In March 2013, the District Judge entered the first in a series of case-defining orders, granting Regions and Shaw’s motion to dismiss the Kaplan Parties’ defamation and invasion of privacy counterclaims and granting Regions’s motion to dismiss the negligence/negligent misrepresentation counterclaim without prejudice (doc. 84). In the same Order, the District Judge also granted Bridgeview’s motion to dismiss as to all counts against it (with leave to amend). The Kaplan Parties amended their counterclaim in April 2013 (doc. 93) (litigation year: two), purporting to flesh out the factual underpinnings of their claims in light of the District Judge’s Order. But the Kaplan Parties asserted the same counterclaims against Regions and Shaw as they had before: defamation per se and invasion of privacy against Regions and Shaw, and negligence/negligent misrepresentation against Regions. They also reasserted crossclaims against Bridgeview.
This set the stage for the first round of sanctions motions against the Kaplan Parties pursuant to Section 1927, the court’s inherent authority, and Rule 11. Regions and Shaw asked for sanctions under this panoply of authority because in the amended counterclaim the Kaplan Parties reasserted verbatim claims that the District Judge dismissed (docs. 102, 119). Regions and Shaw also asked the Court to strike the claims against it. Around the same time, Bridgeview moved to dismiss the claims against it (doc. 106) and for Rule 11 sanctions (doc. 155), contending the allegations leveled against them had no evidentiary support.
In what became the litigation’s second channel marker (the first being the original Order on the motions to dismiss), the District Judge, in a March 31, 2014, Order, dismissed the defamation and invasion of privacy claims against Regions and Shaw (“The Court previously granted the motions to dismiss. . . . The Court reiterates its prior rulings, and grants the Motions to Dismiss as to this issue.” (doc. 244 at 33)) but denied Regions and Shaw’s motion to dismiss the negligence/negligent misrepresentation claim. The Court also dismissed the FDUTPA claim against Bridgeview but denied Bridgeview’s motion to dismiss the fraud, conspiracy to defraud, negligence, negligent misrepresentation, civil RICO, and civil RICO conspiracy claims (doc. 244). Regarding the three sanctions motions that were then pending (docs. 102, 119, 155), the Court stated: “The Court will defer all requests for sanctions until the final resolution of this case. The Court denies the Motions for Sanctions without prejudice; the Motions can be reasserted by filing a notice to the Court. It will not be necessary to file a separate motion.” (doc. 244 at 34).
*3 In May 2015 (over a year later), the District Judge granted Bridgeview’s motion for reconsideration (doc. 378) and dismissed the RICO and conspiracy to commit RICO counts against it. Another year later, the Court granted Bridgeview’s summary judgment motion on the Kaplan parties’ negligence, fraud, negligent misrepresentation, and conspiracy to defraud counterclaims (doc. 655). So finally, after four years of litigation, Bridgeview had defeated all claims against it. What remained was its request for Rule 11 sanctions, filed two years earlier and stayed until the resolution of the case. In April 2016 (litigation year: four), the District Judge granted summary judgment in favor of Regions on the Kaplan Parties’ negligence/negligent misrepresentation count (doc. 652). This eliminated the only remaining counterclaim against Regions.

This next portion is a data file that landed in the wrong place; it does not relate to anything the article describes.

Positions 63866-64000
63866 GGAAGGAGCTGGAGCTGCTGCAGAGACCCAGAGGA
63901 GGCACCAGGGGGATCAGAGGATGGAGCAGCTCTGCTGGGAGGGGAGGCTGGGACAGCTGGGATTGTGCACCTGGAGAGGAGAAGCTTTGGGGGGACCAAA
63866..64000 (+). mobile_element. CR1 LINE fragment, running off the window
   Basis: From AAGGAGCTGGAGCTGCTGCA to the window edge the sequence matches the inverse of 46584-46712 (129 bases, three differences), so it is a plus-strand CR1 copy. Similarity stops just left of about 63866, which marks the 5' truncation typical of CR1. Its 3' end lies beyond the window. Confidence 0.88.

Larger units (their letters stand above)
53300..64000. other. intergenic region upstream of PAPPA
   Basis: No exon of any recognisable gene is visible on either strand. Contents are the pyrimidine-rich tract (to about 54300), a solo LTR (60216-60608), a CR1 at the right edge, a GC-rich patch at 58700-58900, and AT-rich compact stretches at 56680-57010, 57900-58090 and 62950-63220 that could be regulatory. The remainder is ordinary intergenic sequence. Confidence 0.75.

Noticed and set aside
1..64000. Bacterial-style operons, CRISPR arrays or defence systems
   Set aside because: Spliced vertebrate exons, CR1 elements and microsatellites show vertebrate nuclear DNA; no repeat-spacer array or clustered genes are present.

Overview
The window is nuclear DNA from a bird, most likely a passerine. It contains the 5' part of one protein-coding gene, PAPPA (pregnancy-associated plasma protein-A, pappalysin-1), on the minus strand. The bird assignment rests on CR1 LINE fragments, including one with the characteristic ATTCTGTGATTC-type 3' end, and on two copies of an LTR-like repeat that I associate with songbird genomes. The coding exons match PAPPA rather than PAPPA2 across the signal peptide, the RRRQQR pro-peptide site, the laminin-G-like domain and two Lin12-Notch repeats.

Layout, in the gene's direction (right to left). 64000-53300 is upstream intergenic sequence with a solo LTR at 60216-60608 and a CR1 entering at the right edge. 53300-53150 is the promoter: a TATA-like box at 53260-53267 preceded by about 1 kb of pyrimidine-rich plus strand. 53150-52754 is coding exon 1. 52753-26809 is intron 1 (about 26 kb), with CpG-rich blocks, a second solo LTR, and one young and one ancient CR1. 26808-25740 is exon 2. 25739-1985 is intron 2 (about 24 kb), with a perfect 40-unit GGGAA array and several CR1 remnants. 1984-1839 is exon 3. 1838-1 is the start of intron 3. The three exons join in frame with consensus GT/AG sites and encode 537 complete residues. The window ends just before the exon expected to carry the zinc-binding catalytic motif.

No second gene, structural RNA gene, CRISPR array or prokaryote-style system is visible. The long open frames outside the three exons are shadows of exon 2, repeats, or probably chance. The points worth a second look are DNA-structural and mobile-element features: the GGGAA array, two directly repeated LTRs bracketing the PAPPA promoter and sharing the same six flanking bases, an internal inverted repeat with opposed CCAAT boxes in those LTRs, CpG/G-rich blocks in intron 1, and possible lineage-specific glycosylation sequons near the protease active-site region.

3. Sanctions motions redux
The Court tried the case in May 2016. Before the District Judge issued her findings of fact and conclusions of law, Regions filed a third sanctions motion, titled its omnibus sanctions motion (doc. 823). In addition to alleging that the Kaplan Parties and their counsel vexatiously litigated their counterclaims, Regions contends that they engaged in gross misconduct during the trial that “permeated the action” (Id. at 1) when they used a demonstrative exhibit (a Timeline of Significant Events) that contained knowingly false information. It also contends that Mr. Kaplan perjured himself during trial.
In June 2017, the District Judge issued her findings of fact and conclusions of law, ruling in favor of the Kaplan Parties on Regions’s fraudulent concealment, aiding and abetting, and civil conspiracy counts, the only counts that survived through trial (doc. 826). The next month, Bridgeview filed a renewed sanctions motion under Rule 11 and Section 1927, claiming that the Kaplan Parties’ crossclaims against it were objectively unreasonable, frivolous, and multiplied the proceedings (doc. 839). Six months after that – November 2017 – the Court issued an omnibus final judgment that lists each claim and counterclaim asserted throughout the history of the case and how and when it was resolved (doc. 853). Regions and the Kaplan Parties have cross-appealed to the Eleventh Circuit (docs. 869, 872). After entering final judgment, the District Judge (at the parties’ request) referred the pending sanctions motions to me (docs. 864, 866).
a. Rule 11